If you are doing a typical 2" capacity bender like a JD2 Model 3 or Pro Tools 105, shoot for something in the neighborhood of 5,000 ft-lb or 60,000 in-lb maximum bending torque (FWIW, the 1.75x0.120 chromoly I've bent in my bender took just under 4,000ft-lb IIRC).

Next determine a suitable position & orientation for the cylinder, I would recommend setting it up to operate perpendicular to the bender arms to maximize torque for a given cylinder size and prevent unecessary loading of the arms/pins that occurs if you put the cylinder more inline with the arms.

Now calculate the force the cylinder needs to generate. To do this first measure the PERPENDICULAR distance from the intended cylinder location to the center pin of the bender. Divide the required torque (60,000 in-lb) by this distance (make sure the units match, inches for distance and inch-lb for torque). If you have a JD2 Model 3 or PT 105, I'd estimate the distace from the center pin of the bender to where a cylinder is often mounted at 16inches, so you would need 60,000/16=3,750lb from your hydraulic cylinder.

Next calculate the required cylinder diameter to generate this force based on your operating pressure. Let's assume your PS pump can deliver 1,200psi reliably. Divide the force by the pressure to determine the piston area for the cylinder. In this example, 3,750/1,200=3.125in^2. The area of a pison is A=3.14*dia^2/4, so the diameter is dia=square root of(4*A/3.14). In this example, the required cylinder diameter would be roughly 2". Some people might think this seems small, but remember - this assumes the cylinder is mounted PERPINDICULARLY to the bende arms. This is a much more favorable orientation than when the cylinder is driving parallel with little spacing from the bender arms like my bender and many of the custom hydraulic conversions I've seen.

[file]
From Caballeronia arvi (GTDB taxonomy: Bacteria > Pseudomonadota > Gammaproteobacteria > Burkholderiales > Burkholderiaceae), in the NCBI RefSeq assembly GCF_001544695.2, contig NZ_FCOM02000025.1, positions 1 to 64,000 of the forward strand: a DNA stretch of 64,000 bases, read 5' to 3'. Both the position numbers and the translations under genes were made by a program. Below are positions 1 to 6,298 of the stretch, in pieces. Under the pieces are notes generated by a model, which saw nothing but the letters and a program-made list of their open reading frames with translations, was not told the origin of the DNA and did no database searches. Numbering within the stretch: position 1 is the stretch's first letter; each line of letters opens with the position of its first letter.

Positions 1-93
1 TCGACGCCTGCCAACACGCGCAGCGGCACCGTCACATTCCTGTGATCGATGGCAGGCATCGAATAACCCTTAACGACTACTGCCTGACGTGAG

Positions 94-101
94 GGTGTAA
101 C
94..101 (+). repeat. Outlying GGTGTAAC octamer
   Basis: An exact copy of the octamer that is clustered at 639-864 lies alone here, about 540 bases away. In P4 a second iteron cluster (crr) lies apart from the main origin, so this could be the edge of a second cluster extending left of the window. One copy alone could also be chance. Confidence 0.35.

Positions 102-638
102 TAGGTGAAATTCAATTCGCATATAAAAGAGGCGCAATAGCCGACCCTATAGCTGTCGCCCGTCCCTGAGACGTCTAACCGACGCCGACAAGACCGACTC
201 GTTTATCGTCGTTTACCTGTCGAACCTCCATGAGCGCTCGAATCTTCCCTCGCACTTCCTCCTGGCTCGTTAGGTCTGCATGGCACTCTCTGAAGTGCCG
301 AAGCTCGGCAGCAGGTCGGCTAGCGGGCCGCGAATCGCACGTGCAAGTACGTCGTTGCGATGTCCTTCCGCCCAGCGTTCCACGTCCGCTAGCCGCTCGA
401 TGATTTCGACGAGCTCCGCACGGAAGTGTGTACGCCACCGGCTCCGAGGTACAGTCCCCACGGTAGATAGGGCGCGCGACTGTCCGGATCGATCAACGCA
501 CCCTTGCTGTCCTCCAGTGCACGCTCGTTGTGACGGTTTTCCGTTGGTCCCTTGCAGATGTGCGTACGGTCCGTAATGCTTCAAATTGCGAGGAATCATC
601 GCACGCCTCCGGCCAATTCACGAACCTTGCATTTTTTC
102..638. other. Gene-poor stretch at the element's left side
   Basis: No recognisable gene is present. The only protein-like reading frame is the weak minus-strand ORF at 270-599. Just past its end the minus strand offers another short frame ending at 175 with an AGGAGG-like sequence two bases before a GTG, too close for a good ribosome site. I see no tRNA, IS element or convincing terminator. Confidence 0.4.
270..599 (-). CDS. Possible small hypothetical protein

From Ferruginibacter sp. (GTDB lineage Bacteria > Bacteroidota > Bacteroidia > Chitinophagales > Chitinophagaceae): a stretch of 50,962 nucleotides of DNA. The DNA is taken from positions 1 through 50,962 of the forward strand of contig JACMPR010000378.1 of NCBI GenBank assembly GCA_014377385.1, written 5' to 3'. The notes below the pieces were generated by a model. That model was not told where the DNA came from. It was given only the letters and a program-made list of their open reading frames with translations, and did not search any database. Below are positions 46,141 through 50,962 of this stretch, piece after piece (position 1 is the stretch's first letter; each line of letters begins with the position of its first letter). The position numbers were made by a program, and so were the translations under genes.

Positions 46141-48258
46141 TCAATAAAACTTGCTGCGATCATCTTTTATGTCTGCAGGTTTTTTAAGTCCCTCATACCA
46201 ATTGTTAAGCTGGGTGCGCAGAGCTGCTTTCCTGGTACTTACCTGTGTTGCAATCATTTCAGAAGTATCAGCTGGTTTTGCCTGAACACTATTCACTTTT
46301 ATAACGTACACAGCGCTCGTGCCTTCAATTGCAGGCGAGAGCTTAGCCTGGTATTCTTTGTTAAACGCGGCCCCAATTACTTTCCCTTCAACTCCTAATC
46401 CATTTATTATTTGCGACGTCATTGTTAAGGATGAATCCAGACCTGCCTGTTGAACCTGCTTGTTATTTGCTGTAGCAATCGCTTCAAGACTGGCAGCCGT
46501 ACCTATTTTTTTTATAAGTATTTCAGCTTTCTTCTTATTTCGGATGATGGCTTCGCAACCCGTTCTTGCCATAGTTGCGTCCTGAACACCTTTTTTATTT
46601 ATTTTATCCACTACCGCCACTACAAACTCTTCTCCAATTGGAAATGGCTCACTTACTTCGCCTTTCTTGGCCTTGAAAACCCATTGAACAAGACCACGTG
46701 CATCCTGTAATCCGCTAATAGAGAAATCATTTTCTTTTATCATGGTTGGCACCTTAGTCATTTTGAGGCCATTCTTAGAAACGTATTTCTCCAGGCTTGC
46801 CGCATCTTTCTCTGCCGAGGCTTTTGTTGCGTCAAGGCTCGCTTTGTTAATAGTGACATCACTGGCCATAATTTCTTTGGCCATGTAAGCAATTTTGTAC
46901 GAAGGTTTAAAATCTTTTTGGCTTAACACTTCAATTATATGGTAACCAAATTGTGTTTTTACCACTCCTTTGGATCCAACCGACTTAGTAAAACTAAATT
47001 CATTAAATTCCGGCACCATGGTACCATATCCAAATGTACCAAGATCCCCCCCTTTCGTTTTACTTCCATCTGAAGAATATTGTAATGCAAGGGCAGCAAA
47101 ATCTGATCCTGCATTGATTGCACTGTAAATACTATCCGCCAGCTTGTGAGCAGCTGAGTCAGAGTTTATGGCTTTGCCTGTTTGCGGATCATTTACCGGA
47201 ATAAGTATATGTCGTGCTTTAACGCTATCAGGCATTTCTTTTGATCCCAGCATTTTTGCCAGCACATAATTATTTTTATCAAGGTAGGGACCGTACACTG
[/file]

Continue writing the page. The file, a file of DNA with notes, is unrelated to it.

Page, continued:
That takes care of cylinder sizing, now you need to determine your flow rate and from that the required horsepower to drive the PS pump, but that will have to wait for another time because I have to go right now. *EDIT* Maybe this should be modified into a tutorial.
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  #17  
Old 12-16-2009, 07:57 PM
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Thats some good info right there!

I think your right on with the ps pump pressure,i remember my neighbor mentioning something in that range.

Also, i think the ram is rather small dia. like you mentioned,definitely under 3".

I'm looking forward to seeing the outcome of this.
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  #18  
Old 12-16-2009, 08:39 PM
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you can use 24" or even 36" stroke rams if you want. The key is mounting the ram and measuring the amount of travel it will really take. alot of the guys on the pirate thread used 24" stroke rams perfectly. Just because the mfg supplied ram has 14" stroke doesn't mean thats the max.
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  #19  
Old 12-16-2009, 08:46 PM
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Here is the label of the ram I have......



Can't find any information on the specifics of it, but from looking at the website for the company, they make 2" and 4" versions. The label doesn't say anything about the cylinder size, but it does say that it has a 1.125 rod. I'd be psyched if this worked size wise, since I got it for $20 bucks. Evidently it came off a 5th wheel car trailer, and was used to raise and lower the feet on the front of the trailer for when its off the truck/tractor.

I noticed there are two pumps, one thats like 1200psi and another thats 1400 psi. I'll have to go see if I can find of the higher rating ones at the Junkyard in the next week or so. I'm thinking that just getting an average everyday bench grinder and mounting a pulley to it should be enough. Harbor Freight has some 3/4hp 3450rpm ones that seem sufficient, or I'm sure some pawn shops or Craigslist would bear fruit too. The goal is have this setup be cheaper then just buying a electric Hydraulic motor/pump/resevoir combo, which can be had for $250 if you get a 12v one. Haven't found many 120v ones, but the few that I have seen are very spendy. Harbor Freight does have a 220v version of this for $300ish, but that doesn't help me since I don't currently have a source for 220v. So yeah, thats where I am at right now.

JH
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Old 12-16-2009, 08:58 PM
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some of the other ppl that do hydro setups have said that even a 2" rod has problems with bending... somethin to watch for and be aware of.
what pump is the higher rated one?